Hand-held Calculators

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Sperry Remington 661-D & 661

Sperry Remington 661-D
Sperry Remington 661-D in hand

Sperry Remington 661-D

Distinctive features: One of the first of a series of calculators marketed under the Remington name, known for its typewriters and computers.

Technical details:
Display is 6 digits, green fluorescent tubes.


Main integrated circuit - Hitachi HD32154P (date coded 3F 5).

6v (4x AA).

80 mm x 153 mm x 40 mm (3.2" x 6" x 1.6").

Introduced 1973[1].

Made in Japan.

Although only displaying 6 digits, it calculates to 12 digits. The least significant 6 digits can be transferred to the display by pressing the "Right-arrow" key.

A product announcement for this calculator claimed "Power supply is from four replaceable manganese alkali batteries which will last in continuous use at least 20 hours. A mains adapter is an optional extra." Calculators of this period were power-hungry!

Inside Sperry Remington 661-D
Sperry Remington 661

The 661, on the left, was Sperry Remington's first hand-held calculator, though the 661-D was introduced soon afterwards. The 661 has a different case and keyboard design, but otherwise appears to be very similar, though is much less commonly found.

Sperry and Remington had long and varied histories. Sperry Gyroscope Company was incorporated in 1929, and in 1933 Sperry Corporation was incorporated as a holding company of other small firms, including Sperry Gyroscope, Ford Instrument Company, and Intercontinental Aviation, Inc. In 1955 it acquired Remington Rand, a company which was formed in 1927 by combining Remington Typewriter Company, Rand Kardex Bureau, Inc., the Dalton Adding Machine Company, the Safe Cabinet Company, and the Powers Accounting Machine Corporation. Sperry Gyroscope was interested in Remington Rand because of the UNIVAC, the first commerically available computer, which Remington Rand produced and delivered to the U.S. Census Bureau in 1951. In 1986 Sperry Corporation merged with Burroughs Corporation to form Unisys. (Information from the Burroughs Corporation Collection)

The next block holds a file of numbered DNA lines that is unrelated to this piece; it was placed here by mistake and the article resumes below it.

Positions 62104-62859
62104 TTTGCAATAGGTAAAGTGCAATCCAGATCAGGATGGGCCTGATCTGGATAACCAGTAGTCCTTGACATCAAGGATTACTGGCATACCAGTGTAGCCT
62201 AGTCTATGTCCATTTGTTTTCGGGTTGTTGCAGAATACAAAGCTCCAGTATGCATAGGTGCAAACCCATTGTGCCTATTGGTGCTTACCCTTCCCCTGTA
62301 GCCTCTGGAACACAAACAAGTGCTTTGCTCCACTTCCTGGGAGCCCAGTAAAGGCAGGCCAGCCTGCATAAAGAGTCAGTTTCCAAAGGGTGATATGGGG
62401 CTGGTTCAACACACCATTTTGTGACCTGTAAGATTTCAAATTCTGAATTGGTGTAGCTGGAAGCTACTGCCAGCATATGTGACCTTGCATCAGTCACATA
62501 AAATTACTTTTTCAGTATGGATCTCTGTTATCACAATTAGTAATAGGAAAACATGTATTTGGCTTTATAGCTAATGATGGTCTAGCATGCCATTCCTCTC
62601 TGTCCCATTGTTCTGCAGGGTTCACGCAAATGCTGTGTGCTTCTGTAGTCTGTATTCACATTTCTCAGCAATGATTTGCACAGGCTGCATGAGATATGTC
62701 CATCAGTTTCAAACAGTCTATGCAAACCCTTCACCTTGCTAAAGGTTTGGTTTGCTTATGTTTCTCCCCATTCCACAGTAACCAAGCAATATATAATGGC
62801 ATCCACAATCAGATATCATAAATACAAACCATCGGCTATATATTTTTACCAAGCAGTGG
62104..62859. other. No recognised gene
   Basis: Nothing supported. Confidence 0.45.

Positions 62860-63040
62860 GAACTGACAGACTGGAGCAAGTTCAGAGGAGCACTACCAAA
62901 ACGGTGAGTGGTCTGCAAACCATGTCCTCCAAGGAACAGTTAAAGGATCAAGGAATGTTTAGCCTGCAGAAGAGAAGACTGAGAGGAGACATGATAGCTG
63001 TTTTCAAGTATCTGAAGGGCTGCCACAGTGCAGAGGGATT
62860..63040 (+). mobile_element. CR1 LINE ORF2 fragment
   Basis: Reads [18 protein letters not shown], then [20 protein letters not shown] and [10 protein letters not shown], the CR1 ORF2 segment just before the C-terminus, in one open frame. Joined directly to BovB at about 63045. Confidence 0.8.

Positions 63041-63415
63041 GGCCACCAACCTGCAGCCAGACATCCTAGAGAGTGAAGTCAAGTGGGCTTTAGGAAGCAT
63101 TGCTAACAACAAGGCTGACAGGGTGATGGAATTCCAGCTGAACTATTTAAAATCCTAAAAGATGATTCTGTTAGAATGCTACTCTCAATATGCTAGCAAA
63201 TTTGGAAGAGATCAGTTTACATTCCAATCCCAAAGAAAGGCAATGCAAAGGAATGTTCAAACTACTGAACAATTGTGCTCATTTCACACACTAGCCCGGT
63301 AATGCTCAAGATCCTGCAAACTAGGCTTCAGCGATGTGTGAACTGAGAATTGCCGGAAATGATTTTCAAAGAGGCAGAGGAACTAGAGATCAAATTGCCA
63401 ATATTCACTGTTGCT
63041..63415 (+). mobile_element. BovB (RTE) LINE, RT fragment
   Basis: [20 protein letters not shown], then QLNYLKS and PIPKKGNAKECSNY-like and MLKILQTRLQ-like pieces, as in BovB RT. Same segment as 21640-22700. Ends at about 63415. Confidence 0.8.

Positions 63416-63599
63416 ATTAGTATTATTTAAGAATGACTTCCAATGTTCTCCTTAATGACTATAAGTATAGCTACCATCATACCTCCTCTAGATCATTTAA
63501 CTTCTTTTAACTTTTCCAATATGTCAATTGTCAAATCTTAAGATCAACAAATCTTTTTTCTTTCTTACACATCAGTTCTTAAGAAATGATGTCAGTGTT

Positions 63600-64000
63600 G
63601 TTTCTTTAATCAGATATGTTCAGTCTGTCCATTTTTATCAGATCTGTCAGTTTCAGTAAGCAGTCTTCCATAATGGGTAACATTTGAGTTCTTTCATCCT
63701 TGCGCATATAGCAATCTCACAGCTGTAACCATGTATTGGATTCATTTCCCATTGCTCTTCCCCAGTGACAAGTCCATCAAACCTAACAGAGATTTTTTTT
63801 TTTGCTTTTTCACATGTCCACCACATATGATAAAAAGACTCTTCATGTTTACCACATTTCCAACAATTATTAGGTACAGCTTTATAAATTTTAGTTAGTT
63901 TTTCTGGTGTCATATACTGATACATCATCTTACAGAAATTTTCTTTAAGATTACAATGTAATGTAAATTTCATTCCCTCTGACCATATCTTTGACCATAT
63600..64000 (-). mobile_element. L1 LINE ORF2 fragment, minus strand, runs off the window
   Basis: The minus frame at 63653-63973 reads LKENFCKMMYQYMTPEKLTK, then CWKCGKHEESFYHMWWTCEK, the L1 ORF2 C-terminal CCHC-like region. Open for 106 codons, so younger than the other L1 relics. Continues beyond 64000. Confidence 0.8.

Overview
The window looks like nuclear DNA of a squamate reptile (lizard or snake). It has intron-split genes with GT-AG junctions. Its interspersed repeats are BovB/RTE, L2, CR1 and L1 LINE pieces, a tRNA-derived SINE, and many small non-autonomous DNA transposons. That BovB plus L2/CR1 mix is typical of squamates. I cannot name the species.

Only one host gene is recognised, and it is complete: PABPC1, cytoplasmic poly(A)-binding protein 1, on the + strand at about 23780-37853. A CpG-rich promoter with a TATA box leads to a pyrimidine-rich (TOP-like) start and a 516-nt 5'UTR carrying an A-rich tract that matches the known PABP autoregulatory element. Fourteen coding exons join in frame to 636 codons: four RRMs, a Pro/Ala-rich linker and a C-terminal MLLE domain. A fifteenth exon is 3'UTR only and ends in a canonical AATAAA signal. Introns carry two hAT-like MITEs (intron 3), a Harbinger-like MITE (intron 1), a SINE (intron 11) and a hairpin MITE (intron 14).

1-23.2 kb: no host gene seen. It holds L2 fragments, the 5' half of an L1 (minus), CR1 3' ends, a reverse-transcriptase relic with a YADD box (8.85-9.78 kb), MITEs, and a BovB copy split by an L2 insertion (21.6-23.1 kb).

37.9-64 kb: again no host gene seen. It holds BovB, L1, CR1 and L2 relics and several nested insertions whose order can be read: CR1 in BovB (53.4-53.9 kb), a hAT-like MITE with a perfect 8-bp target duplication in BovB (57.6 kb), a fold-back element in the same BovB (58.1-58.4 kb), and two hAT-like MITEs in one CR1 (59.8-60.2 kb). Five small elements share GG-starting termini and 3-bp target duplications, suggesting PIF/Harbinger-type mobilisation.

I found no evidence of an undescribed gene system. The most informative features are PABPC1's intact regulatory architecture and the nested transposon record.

For more information on Sperry-Remington calculators see the article "From ENIAC to Calculator" in the Collecting Calculators section of this site.


There were many calculators which, to save cost, only had a 6-digit display (the Royal Digital III only has a 4-digit display!).  Most of these models also have the extra key to reveal the less-significant digits.



  1. "£30 Calculator", CME, October 1973, p7.

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Text & photographs copyright, except where stated otherwise, © Nigel Tout 2000-2024.